(7 rows)

The interesting part here is getting the distance between suburbs. The distance() method gets the distance between two points, which for us is the 2 center points of our suburbs. Unfortunately if you measure the distance you’ll get an answer in degrees which isn’t that useful. So you need to transform the projection from a degree (lat and long are in degrees) to a meter based projection . Australia happens to have one called the Lambert Conformal Conic projection known as number 3112. Hence:

distance(transform(centroid(source.the_geom),3112),
                transform(centroid(surrounding.the_geom),3112))

will get the distance, in meters, betwwen two suburbs.

Show me all the suburbs named Richmond

select name_2006,
       state_name
    from suburbs
    inner join aust_states on suburbs.state_2006 = aust_states.id
    where name_2006 = 'Richmond';

 name_2006 |   state_name
-----------+-----------------
 Richmond  | Victoria
 Richmond  | South Australia
 Richmond  | Tasmania
(3 rows)

What’s next?

This is all very nice, but when you start geocoding data and getting lat/longs of items you can store in the db then you can do some really fun stuff. If this article generates enough interest I’ll follow up with some Ruby code and Google Maps integration.

Class inherits from

Posted in Home on August 3rd, 2008 by mark – 2 Comments

I wanted to know if a class was an Active Record class. I couldn’t find an easy way to do it in Ruby so I monkey patches the Class object like so (assuming Person is an active record model object).

class Class
  def inherits_from?(klass, me=self)
    return false if me.nil?
    return true if me == klass
    inherits_from? klass, me.superclass
  end
end

>> Person.inherits_from? ActiveRecord::Base
=> true

Generate static pages in Rails

Posted in Home on July 14th, 2008 by mark – 2 Comments

I wanted a nice looking 404, 500 and maintenance pages for my Rails app and I couldn’t serve them from Rails.

My requirements were:

  • I didn’t want to hand code the pages – I’m using a web framework for a reason!
  • I wanted to use the application’s layout
  • I needed that pages to be static so I could serve them when the Rails app was either down or when it had ‘issues’

My solution was to:

  1. create a controller for the purpose of rendering the static pages
  2. tailor your views so you have nice 404, 500 and maintenance pages
  3. modify the layout so that signin and register were not longer present
  4. create a rake task to render the pages and write them out to a file

Items 1 & 2 are just standard Rails stuff – so go nutz young coders.

Item 3 was pretty straight forward, in the layout I put:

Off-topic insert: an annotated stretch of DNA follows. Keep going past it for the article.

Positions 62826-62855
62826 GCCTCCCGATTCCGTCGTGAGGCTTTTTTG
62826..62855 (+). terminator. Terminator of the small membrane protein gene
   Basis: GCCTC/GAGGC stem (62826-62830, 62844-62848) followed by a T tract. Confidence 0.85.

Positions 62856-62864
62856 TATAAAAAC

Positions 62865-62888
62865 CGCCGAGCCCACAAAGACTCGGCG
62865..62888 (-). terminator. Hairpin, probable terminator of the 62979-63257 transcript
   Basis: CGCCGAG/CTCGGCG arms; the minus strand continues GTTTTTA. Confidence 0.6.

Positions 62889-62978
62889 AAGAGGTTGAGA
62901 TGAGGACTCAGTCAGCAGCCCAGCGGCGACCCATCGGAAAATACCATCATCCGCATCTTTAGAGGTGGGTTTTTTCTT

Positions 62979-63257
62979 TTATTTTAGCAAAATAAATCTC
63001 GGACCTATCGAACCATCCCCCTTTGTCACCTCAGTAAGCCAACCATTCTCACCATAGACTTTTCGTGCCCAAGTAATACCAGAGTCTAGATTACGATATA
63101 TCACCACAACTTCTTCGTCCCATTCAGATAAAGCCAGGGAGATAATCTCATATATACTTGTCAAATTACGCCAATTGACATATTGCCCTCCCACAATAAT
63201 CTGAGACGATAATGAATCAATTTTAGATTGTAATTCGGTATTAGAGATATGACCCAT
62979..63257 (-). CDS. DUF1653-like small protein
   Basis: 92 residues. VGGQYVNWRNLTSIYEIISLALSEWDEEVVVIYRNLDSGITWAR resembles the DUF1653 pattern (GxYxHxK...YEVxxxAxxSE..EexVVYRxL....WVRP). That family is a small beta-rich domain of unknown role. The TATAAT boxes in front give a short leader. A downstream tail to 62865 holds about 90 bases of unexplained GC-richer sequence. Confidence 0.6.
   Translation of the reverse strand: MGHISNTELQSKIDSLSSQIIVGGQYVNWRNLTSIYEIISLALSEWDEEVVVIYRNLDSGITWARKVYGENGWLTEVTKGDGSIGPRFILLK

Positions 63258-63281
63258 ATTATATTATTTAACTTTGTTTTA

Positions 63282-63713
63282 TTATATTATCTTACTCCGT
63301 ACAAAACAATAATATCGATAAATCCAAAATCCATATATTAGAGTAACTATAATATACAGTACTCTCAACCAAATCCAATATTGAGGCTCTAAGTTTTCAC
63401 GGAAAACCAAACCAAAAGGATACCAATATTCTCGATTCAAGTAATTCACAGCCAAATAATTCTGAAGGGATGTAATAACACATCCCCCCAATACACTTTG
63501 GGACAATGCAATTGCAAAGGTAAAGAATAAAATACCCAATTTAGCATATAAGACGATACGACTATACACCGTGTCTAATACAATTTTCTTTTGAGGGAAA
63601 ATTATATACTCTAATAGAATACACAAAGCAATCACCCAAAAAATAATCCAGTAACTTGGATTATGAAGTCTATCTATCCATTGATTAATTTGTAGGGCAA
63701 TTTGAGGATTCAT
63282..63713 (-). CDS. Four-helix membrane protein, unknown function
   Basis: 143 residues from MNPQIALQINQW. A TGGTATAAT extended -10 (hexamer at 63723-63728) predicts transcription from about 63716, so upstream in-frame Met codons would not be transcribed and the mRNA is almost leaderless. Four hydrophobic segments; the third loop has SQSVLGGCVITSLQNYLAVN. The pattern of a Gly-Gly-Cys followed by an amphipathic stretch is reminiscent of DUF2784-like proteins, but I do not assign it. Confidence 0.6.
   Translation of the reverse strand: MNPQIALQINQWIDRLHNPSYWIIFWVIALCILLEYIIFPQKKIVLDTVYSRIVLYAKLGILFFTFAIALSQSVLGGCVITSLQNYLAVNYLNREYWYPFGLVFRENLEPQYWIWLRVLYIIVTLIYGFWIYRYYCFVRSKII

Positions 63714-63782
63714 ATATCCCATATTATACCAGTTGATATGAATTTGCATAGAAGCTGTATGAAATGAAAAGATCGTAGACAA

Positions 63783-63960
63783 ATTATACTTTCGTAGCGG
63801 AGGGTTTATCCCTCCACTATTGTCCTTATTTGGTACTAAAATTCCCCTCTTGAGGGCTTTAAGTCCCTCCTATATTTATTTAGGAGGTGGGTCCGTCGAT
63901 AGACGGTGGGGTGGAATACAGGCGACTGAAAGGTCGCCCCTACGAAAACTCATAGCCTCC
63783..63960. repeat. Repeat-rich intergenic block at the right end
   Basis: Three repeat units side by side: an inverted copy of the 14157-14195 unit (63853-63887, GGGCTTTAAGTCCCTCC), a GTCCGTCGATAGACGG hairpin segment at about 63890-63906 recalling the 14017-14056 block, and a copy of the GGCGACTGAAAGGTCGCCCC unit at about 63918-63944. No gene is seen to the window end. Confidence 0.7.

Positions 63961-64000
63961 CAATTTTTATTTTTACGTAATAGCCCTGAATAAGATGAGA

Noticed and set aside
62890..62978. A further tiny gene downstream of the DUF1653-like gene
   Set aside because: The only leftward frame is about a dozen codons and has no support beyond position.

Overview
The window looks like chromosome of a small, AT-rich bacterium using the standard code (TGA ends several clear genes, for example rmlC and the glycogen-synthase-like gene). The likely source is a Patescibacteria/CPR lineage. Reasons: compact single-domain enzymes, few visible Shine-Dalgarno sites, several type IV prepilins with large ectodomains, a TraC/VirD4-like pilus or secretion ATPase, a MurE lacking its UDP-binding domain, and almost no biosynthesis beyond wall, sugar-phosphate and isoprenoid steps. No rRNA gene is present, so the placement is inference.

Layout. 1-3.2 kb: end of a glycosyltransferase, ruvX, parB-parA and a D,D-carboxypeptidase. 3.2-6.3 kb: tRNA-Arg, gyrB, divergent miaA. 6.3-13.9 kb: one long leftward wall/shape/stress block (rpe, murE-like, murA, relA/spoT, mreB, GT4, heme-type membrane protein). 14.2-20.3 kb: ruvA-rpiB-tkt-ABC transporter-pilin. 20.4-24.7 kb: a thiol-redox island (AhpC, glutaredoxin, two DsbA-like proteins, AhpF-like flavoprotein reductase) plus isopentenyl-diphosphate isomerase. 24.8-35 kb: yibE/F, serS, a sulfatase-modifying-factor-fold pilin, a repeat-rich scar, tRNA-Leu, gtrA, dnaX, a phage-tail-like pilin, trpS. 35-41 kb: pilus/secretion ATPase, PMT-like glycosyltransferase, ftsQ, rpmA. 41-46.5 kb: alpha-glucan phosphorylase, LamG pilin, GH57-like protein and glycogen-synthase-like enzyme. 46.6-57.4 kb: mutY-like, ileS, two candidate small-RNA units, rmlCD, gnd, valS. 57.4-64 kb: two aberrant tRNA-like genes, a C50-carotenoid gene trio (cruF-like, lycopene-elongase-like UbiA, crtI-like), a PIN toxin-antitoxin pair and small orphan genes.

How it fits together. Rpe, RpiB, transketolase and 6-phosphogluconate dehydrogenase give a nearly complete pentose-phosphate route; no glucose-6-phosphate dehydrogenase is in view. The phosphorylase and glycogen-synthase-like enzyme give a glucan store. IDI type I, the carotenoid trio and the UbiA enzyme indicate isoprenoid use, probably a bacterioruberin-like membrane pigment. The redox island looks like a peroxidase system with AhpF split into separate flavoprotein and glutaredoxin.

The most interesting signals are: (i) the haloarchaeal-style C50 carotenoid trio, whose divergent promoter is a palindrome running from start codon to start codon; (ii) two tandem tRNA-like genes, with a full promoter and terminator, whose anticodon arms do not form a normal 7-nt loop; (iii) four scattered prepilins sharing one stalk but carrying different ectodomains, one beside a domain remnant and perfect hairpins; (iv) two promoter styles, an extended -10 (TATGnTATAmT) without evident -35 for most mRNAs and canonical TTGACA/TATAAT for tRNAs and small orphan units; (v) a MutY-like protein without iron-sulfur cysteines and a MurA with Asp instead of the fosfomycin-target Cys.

<% unless controller.controller_name == "errors" %>
     put your sign-in code here
  <% end %>

Item 4 was a bit trickier, but this rake task should get you up and running.

  namespace :generate do
    task :pages => :environment do
      require 'action_controller/integration'
      app = ActionController::Integration::Session.new
      app.host! "stateofflux.com"
      [['/errors/error_404', 'public/40 4.html'],
       ['/errors/error_500', 'public/500.html']].each do |url, file|
        begin
          app.get url
          File.open(file, "w") { |f| f.write app.response.body }
        rescue Exception => e
          puts "Could not write file #{e}"
        end
      end
    end
  end

We run the rake task in the development environment then check it in, but you could run it in production if there was production data that you needed to create the page.

activerecord-postgresql-adapter in Rails 2.1

Posted in Home on July 13th, 2008 by mark – 1 Comment

If you get the following message

Please install the postgresql adapter: `gem install activerecord-postgresql-adapter` 

It means you don’t have the new ‘pg’ postgresql library installed. This is easily fixed with a bit of

sudo gem install pg

Column editing with Emacs

Posted in Home on June 14th, 2008 by mark – 3 Comments


Emacs Column Editing from Mark Mansour on Vimeo.

My OS X lovin’ buddies love to point out how easy it is to manipulate columns in TextMate . But I’m old skool and I still love emacs . So to prove that column editing mode is a cinch I’ve put together my first screencast to demonstrate column editing mode in Emacs. Emacs ships with CUA mode which you need to turn on and then let the good times begin. Enjoy…

Cleaning dirty database data

Posted in Home on June 9th, 2008 by mark – Be the first to comment

I have a database with duplicate records in it and I want to know how many records I should have if I clean out the duplicates. Boy is this thing dirty! The dataset I’m working with a mid sized (approximately 2 million records) and it’s a dump from another system. One of the problems is that the data in the dump has been denormalized. The second part of the problem is that some data has been entered multiple times in the source system1.

Let me give you an example.

blog_example=# \d
              List of relations
 Schema |     Name      | Type  |    Owner    
--------+---------------+-------+-------------
 public | addresses     | table | markmansour
 public | users         | table | markmansour
(2 rows)

If I wanted to count the number of users, this would be straight forward, I’d just:

blog_example=# select count(*) from users;
 count 
-------
     3
(1 row)

But let’s look at the data a bit more closely.

blog_example=# select * from users;
 id | name  
----+-------
  1 | Korny
  2 | Tim
  3 | Korny
(3 rows)

blog_example=# select * from phone_numbers;
 id | user_id |  number  
----+---------+----------
  1 |       1 | 11111111
  2 |       1 | 22222222
  3 |       2 | 33333333
  4 |       3 | 11111111
  5 |       3 | 22222222
(5 rows)

For the purposes of this example I’ll consider a duplicate to be a user with the exacly the same name, phone number and address – the main thing is that there are multiple one-to-many relationships and that there is repetition. In this example the user Korny (users with the id 1 & 3) have the same phone numbers and the same address and should be considered duplicates.